Since that fateful day in September 2001, a vast and tenebrous mist has suddenly spread out over the horizon of Western thinking in general, and the theory of the religious in particular. The sentiment was summarized in the title of Žižek’s well-known set of essays published...


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pp. 87

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5. Bataille and Altizer: The Sacrificial Background of Postmodern Religious Theory

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pp. 89-107

For decades the “postmodern” has been defined as indefinable, but that lack of definition is more a sophistical dodge than a commitment. Let us define it as the lightning storm of the twentieth century that at last became lyrical....

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6. Levinas and the Final À-dieu to Theology

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pp. 108-140

It is the “proper name ‘Sinai,’ ” which Derrida says is “as enigmatic as the name ‘face,’ ” which is “untranslatable.”1 The death of Levinas called forth this peculiar “spirit” for Derrida. But it is a spirit that does not allow us to simply say “farewell” to the celebrated postmodern...

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7. Deleuze and Nomadology

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pp. 141-164

A shadow is skulking through the borderlands of religious thought. It is Deleuze’s “nomad.” The nomad is more than a sign of impermanence, or what Deleuze understands as the permanently “deterritorialized.” The nomad signifies the errant and global movement of...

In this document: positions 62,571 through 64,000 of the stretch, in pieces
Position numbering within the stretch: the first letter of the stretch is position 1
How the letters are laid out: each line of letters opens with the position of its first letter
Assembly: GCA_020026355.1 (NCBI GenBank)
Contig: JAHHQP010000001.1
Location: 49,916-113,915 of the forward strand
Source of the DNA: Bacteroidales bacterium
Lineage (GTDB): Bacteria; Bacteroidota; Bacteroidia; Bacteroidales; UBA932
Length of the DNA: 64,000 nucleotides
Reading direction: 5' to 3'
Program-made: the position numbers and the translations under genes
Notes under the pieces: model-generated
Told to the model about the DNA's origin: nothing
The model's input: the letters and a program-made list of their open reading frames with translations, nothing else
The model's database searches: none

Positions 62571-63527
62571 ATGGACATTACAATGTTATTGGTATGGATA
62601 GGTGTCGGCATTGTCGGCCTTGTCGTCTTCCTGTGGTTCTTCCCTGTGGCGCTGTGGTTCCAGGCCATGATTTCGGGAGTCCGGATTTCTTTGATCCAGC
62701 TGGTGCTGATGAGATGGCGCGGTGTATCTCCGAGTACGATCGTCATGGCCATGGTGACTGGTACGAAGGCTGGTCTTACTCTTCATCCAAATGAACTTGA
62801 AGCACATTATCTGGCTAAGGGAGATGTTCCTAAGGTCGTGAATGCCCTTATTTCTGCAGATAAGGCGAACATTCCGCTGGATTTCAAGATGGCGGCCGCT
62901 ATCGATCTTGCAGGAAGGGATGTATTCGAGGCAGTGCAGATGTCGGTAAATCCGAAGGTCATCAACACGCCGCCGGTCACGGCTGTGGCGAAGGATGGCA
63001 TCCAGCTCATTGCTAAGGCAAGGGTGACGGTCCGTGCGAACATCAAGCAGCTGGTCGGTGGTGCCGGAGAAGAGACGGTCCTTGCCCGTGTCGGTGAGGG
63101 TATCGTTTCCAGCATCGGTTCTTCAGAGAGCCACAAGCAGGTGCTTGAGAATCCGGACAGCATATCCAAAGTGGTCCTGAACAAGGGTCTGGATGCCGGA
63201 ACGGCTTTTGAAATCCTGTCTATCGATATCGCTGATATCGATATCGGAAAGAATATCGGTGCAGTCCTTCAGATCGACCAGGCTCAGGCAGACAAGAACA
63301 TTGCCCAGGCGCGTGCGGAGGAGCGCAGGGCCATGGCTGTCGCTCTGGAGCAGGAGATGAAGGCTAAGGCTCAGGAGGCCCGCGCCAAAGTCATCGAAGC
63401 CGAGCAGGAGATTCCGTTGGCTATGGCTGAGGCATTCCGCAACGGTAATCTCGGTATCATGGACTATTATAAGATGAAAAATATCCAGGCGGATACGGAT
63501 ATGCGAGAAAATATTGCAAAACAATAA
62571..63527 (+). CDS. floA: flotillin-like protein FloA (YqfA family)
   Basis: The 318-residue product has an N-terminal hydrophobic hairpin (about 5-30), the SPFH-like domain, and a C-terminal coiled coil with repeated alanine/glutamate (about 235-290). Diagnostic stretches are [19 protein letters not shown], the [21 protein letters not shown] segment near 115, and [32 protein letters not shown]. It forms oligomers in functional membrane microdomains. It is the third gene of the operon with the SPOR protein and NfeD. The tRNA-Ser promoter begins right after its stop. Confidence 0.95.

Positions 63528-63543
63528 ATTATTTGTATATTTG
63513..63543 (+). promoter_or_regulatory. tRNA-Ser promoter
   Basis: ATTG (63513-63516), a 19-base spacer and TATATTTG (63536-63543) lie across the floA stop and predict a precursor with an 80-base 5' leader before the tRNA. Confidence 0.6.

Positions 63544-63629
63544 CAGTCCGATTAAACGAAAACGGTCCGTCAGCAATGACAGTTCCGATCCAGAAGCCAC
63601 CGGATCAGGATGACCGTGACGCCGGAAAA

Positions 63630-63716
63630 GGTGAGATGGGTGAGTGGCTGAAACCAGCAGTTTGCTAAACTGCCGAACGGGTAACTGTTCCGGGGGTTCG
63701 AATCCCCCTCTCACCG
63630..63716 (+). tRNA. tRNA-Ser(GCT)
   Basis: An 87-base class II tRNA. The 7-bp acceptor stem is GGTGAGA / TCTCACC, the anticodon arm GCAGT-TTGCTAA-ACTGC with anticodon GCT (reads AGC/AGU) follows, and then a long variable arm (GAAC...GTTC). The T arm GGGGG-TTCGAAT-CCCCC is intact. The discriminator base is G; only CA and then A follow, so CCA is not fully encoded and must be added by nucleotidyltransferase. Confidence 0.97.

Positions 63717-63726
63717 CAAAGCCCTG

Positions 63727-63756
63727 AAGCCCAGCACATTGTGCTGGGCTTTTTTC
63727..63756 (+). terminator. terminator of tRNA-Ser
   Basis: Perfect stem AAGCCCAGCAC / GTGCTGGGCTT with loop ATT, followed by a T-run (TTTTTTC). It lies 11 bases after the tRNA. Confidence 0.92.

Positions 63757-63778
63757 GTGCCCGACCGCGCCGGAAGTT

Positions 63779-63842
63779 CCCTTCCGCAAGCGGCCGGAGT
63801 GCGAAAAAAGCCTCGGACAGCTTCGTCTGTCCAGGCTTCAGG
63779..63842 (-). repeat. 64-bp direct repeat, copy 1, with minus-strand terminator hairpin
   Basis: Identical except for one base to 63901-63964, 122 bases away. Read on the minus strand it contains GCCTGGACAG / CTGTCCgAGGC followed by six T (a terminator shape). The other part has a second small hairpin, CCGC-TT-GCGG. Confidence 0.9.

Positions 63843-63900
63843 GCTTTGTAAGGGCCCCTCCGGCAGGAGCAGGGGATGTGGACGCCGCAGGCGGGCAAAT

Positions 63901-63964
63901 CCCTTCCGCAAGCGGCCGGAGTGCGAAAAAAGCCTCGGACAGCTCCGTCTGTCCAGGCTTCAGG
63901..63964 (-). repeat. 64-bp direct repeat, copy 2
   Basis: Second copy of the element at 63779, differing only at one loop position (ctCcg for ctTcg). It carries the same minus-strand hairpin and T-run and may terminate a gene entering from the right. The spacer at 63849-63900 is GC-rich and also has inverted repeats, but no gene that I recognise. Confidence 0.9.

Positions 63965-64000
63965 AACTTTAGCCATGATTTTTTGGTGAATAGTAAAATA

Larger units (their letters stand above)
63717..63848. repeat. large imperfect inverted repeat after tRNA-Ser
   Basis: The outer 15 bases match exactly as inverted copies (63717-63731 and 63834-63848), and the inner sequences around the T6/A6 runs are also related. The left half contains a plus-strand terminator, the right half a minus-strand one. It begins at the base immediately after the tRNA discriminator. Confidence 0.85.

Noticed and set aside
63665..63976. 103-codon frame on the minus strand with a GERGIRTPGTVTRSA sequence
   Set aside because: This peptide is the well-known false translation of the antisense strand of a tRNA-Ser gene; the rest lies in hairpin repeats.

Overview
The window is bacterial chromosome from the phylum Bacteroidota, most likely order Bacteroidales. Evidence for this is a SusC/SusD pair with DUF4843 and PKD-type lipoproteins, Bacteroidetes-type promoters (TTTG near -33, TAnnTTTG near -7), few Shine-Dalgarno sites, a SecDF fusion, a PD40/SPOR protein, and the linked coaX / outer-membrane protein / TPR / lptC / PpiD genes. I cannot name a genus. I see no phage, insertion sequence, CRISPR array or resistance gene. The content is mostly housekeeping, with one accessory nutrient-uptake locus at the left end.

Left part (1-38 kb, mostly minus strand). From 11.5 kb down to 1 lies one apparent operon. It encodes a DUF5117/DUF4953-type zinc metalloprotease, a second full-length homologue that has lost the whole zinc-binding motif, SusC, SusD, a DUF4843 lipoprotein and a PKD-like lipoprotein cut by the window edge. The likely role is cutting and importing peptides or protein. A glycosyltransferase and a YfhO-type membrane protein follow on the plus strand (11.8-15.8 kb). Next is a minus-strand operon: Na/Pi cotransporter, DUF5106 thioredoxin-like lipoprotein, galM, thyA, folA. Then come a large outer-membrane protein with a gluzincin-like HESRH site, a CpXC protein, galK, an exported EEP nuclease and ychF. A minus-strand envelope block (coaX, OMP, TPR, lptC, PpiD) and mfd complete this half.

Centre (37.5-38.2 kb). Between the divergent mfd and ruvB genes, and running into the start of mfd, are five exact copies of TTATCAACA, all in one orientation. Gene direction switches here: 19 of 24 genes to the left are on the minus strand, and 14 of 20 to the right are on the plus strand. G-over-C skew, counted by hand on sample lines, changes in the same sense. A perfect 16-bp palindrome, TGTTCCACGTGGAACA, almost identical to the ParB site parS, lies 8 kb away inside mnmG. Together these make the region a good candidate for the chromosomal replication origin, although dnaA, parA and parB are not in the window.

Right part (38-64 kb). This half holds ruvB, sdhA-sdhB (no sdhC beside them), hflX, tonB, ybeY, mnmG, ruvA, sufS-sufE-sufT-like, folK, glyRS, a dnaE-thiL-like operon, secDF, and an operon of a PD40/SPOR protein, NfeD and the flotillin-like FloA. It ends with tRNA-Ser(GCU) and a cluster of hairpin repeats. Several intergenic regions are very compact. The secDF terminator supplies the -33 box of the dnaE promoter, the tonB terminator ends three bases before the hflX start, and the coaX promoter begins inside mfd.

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8. Žižek and the Failure of the Subject

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pp. 165-183

The somewhat recent claim of Žižek to speak to the religious academy as a “theologian,” more precisely as a Christian thinker, has unsettled traditional practitioners of the profession. Žižek’s exchanges with John Milbank, the would-be guardian of orthodox Christianity...

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9. Badiou and the Prospects for Theory

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pp. 184-202

Badiou would seem to be a genuinely bizarre source of inspiration for “religious theory.” While most of our present-day celebrity postmodern thinkers, including even Deleuze, have been amenable to God-talk or religion-speak in some fashion, Badiou has resolutely...

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Conclusion. Toward a Revival of Religious Theory

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pp. 203-212

But if in considering the religious we find ourselves in such a strange “place,” seeking to peer over the generative rim of events, we must ask the question: how do we think at, and across, this horizon? How do we theorize the infinite, or illimitable, horizon of the event...


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pp. 213-227


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pp. 229-235

E-ISBN-13: 9780813933085
E-ISBN-10: 0813933080
Print-ISBN-13: 9780813933061
Print-ISBN-10: 0813933064

Page Count: 248
Publication Year: 2012